The good news is that the Flyers’ penalty kill had themselves a strong afternoon, and they needed to—the Flyers took a total of 10 penalty minutes, including a high sticking double minor, and an interference and unsportsmanlike conduct call on that same play, earning the Islanders two minutes of 5-on-3. They got a bit of help, with the Islanders getting caught with too many men on the ice and negating just under the last two minutes of their four minute power play, but on the whole, the Flyers performed well. They were active in getting after loose pucks and effective in breaking up entry attempts, able to keep the Islanders from being able to get set up and cycling in the first place. And it’s probably the reason the score didn’t end up more lopsided than it was.

Three standouts of the night

1. Carter Hart

We’re keeping with our trend of echoing sentiments from Tuesday’s game, which means it’s time to talk about Carter Hart and how he’s just doing his best out there. We’ve talked some already (and will continue to talk) about how the Flyers weren’t able to generate much offense, and spent long stretches hemmed into their own end, struggling to so much as clear the puck out of the zone. And this was bad news for Hart. He faced 40 shots on the afternoon, including 12 high danger chances, and again had his work cut out for him. Does giving up four goals in one game sound very good? Not really, but wrapped up in that is the fact that his team was leaving him out to dry, blowing coverages and handing chances over to the Islanders. Hart wasn’t perfect, there were a couple of dangerous looking rebounds given up, but he was able to recover from them well. He had a fine enough game, and was a key piece in this game not getting more out of hand.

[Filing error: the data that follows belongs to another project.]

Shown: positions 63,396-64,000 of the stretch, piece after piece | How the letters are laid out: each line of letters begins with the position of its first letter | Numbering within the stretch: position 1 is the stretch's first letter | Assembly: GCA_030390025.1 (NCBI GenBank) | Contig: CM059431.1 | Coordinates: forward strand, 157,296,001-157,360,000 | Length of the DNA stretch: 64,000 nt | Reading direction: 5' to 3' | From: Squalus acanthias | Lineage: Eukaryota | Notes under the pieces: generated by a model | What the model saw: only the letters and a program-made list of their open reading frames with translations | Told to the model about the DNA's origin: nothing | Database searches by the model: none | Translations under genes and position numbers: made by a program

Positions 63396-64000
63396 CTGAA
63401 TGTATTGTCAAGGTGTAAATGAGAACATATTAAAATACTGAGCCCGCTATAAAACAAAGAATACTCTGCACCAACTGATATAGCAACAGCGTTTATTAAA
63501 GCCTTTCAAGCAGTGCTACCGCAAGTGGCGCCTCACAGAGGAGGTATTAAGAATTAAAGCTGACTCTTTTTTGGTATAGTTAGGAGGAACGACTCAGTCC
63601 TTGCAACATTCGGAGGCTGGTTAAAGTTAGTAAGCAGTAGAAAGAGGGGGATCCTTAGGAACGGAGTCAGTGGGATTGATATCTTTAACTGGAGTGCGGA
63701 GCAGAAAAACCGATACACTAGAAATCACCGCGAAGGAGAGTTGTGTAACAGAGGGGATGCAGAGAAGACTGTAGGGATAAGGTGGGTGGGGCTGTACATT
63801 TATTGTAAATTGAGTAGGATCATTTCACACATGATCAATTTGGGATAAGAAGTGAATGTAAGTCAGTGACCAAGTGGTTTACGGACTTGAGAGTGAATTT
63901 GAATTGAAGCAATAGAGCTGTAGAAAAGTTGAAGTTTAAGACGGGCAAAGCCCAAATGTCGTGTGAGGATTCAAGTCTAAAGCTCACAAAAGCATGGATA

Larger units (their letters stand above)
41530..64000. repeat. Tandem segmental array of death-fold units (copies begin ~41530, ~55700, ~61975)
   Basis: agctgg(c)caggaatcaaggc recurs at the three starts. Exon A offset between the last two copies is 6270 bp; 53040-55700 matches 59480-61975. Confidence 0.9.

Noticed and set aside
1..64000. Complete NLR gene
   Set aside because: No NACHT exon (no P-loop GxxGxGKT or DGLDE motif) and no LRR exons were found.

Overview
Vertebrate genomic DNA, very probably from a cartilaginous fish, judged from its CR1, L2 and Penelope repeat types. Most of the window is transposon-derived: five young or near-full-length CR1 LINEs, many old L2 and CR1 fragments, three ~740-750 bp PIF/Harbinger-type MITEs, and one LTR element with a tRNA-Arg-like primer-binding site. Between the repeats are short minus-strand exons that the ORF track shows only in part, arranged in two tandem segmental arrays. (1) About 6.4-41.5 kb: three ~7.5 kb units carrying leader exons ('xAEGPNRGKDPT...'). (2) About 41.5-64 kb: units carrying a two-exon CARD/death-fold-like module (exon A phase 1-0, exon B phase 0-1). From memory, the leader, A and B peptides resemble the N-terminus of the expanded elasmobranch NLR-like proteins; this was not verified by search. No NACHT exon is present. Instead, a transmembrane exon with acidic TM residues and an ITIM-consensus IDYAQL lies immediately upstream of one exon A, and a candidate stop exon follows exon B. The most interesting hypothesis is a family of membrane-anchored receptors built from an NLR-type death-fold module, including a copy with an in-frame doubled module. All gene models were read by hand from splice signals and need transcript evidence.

2. Shayne Gostisbehere

Is it in poor taste to point out that the Flyers only scored one goal completely on their own (more on that later)? It’s true, and Shayne Gostisbehere was the one to make that goal happen. With that bit of quick passing right off the faceoff on the power play, Gostisbehere was in position for that Gostisbehere one-timer, and that, friends, is a bit of tangible offense for the Flyers in a game where that was hard to come by.

On the whole, Gostisbehere had a pretty solid game—as with the rest of the team, he wasn’t immune to the defensive breakdowns the Islanders were forcing, but his offensive game stood out, relative to his teammates. He was second among his teammates with three individual shots, and fourth with five shot attempts, not world burning stats, but they’re something.

3. Robert Hagg

You might have noticed that we changed the name of this section from “three stars” to “three standouts,” (and if not, just nod and pretend you did), and that’s to give us a bit more space for discussion, and an opening to talk about the curious case of Robert Hagg’s game.

The good: technically, he scored a hockey goal.